Biological fouling of ship hulls is an important issue to the U.S. Navy because it impacts ship performance, fuel efficiency and may provide a pathway for the transport of non-indigenous species (NIS). To date, most monitoring and control programs have focused on ballast water as the dominant mechanism for transport of invasive species. However, recent studies suggest hull fouling may represent a significant pathway for transport of invasive species. The Department of Defense (DoD) needs to quantify environmental risks associated with hull fouling, specifically the risks associated with DoD vessels which may differ from civilian vessels in terms of operational scenarios, hull coatings, and maintenance procedures. Most information on hull fouling is based on diver inspections, which are costly, sometimes dangerous, and often subjective. Improved methods are needed to effectively conduct underwater hull inspections and objectively quantify the abundance and diversity of fouling organisms on ship hulls.

The objective of this project was to develop automated image processing and image understanding algorithms coupled with an artificial neural network (ANN)-based classification scheme for estimating area coverage and diversity of fouling organisms on ship hulls.

Technical Approach

The automated quantification and classification system for hull fouling organisms utilizes the following four processing modules: (1) image acquisition, (2) image pre-processing, (3) feature extraction, and (4) classification. Estimates of fouling organism abundance are derived from digital images through image pre-processing and feature extraction techniques. The extracted features are then used to identify and classify fouling organisms via digital image processing and ANN classifiers that can self-learn the rules (i.e., features) hidden in the images to quantify and classify the fouling condition. Because of the self-learning capabilities, the unsupervised neural network does not require human intervention except to specify the number of classes (or degrees) of fouling desired for classification.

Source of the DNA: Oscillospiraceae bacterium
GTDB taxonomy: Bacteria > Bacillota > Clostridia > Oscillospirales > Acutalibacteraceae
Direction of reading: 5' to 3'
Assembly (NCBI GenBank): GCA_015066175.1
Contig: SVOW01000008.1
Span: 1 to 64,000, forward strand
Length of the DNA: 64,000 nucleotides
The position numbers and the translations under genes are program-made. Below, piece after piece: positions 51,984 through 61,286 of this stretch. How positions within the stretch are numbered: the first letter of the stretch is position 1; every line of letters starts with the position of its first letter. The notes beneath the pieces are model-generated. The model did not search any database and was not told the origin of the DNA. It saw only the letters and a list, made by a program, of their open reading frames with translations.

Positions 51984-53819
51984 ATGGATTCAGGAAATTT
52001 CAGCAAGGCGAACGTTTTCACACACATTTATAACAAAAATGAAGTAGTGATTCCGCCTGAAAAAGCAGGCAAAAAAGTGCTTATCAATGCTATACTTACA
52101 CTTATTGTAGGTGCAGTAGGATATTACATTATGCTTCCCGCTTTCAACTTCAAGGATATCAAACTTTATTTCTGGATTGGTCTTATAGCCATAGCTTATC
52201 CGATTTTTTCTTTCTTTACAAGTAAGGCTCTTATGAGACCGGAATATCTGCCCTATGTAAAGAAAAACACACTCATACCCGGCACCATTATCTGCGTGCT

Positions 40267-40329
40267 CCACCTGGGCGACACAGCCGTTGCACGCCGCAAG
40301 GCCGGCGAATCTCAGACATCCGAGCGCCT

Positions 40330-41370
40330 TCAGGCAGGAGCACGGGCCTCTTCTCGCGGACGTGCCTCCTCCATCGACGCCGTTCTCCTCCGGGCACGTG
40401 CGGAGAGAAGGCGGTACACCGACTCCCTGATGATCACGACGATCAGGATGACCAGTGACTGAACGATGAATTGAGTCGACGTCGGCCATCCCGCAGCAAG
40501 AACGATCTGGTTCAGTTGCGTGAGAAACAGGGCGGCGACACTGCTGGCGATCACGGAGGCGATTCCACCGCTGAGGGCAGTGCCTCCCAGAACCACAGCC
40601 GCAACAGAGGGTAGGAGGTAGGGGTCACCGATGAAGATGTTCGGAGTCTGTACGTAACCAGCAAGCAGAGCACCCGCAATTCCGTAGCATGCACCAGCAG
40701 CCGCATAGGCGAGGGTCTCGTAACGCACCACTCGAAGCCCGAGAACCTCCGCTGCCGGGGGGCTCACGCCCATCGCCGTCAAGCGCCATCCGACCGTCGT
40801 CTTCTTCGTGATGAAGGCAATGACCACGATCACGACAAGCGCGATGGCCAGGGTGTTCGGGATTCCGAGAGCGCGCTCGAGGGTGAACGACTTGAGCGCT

These methods can be adapted to suit a remotely operated vehicle, developed at the Naval Surface Warfare Center (Carderock Division), for underwater hull evaluation. This technology may facilitate more effective assessment of the degree and type of hull fouling, while providing an improved capability for management and control strategies.

Sample hull fouling data was generated by suspending metal plates in San Diego Bay and imaging the panels with a digital camera. A total of 112 images, covering different fouling conditions, were collected and sub-sampled randomly 2-4 times, producing a total of 360 sub-image samples. The 360 sub-image samples were divided into two datasets, one with 300 samples for training and the other with 60 samples for testing a feature-based ANN and a Self-Organizing Map (SOM). The training and testing datasets were subjectively classified into the following four fouling conditions: minimal, mild, moderate and heavy. For each image, a total of 32 feature variables were extracted using the Spatial Gray Level Difference Method (SGLDM) and entered into the ANN for supervised training of the image classification into the four pre-defined fouling conditions. Results show that the ANN is able to classify images from the testing dataset with approximately 70 percent accuracy. When the SOM was used for initial pre-classification of raw feature data and the ANN was used for final classification, the success rate for classification of the fouling conditions was improved to approximately 99 percent. This project was completed in FY 2002.